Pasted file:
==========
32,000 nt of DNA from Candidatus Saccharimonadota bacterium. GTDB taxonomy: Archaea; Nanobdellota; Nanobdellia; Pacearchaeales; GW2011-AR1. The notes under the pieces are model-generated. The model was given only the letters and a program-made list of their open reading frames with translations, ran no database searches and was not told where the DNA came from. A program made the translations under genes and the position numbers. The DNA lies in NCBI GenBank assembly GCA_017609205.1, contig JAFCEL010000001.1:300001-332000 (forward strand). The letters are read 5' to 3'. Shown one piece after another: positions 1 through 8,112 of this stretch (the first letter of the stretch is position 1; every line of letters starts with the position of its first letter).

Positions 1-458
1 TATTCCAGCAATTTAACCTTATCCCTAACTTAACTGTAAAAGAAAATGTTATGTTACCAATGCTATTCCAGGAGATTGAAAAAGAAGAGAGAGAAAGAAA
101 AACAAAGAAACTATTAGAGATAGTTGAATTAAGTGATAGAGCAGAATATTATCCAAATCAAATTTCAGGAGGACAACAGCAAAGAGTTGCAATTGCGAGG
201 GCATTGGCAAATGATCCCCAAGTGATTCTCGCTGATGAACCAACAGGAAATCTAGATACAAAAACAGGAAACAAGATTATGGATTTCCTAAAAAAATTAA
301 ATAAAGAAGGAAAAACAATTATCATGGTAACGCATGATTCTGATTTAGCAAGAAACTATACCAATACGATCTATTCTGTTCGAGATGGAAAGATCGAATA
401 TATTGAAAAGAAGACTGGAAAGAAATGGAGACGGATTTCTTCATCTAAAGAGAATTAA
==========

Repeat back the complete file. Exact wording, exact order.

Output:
32,000 nt of DNA from Candidatus Saccharimonadota bacterium. GTDB taxonomy: Archaea; Nanobdellota; Nanobdellia; Pacearchaeales; GW2011-AR1. The notes under the pieces are model-generated. The model was given only the letters and a program-made list of their open reading frames with translations, ran no database searches and was not told where the DNA came from. A program made the translations under genes and the position numbers. The DNA lies in NCBI GenBank assembly GCA_017609205.1, contig JAFCEL010000001.1:300001-332000 (forward strand). The letters are read 5' to 3'. Shown one piece after another: positions 1 through 8,112 of this stretch (the first letter of the stretch is position 1; every line of letters starts with the position of its first letter).

Positions 1-458
1 TATTCCAGCAATTTAACCTTATCCCTAACTTAACTGTAAAAGAAAATGTTATGTTACCAATGCTATTCCAGGAGATTGAAAAAGAAGAGAGAGAAAGAAA
101 AACAAAGAAACTATTAGAGATAGTTGAATTAAGTGATAGAGCAGAATATTATCCAAATCAAATTTCAGGAGGACAACAGCAAAGAGTTGCAATTGCGAGG
201 GCATTGGCAAATGATCCCCAAGTGATTCTCGCTGATGAACCAACAGGAAATCTAGATACAAAAACAGGAAACAAGATTATGGATTTCCTAAAAAAATTAA
301 ATAAAGAAGGAAAAACAATTATCATGGTAACGCATGATTCTGATTTAGCAAGAAACTATACCAATACGATCTATTCTGTTCGAGATGGAAAGATCGAATA
401 TATTGAAAAGAAGACTGGAAAGAAATGGAGACGGATTTCTTCATCTAAAGAGAATTAA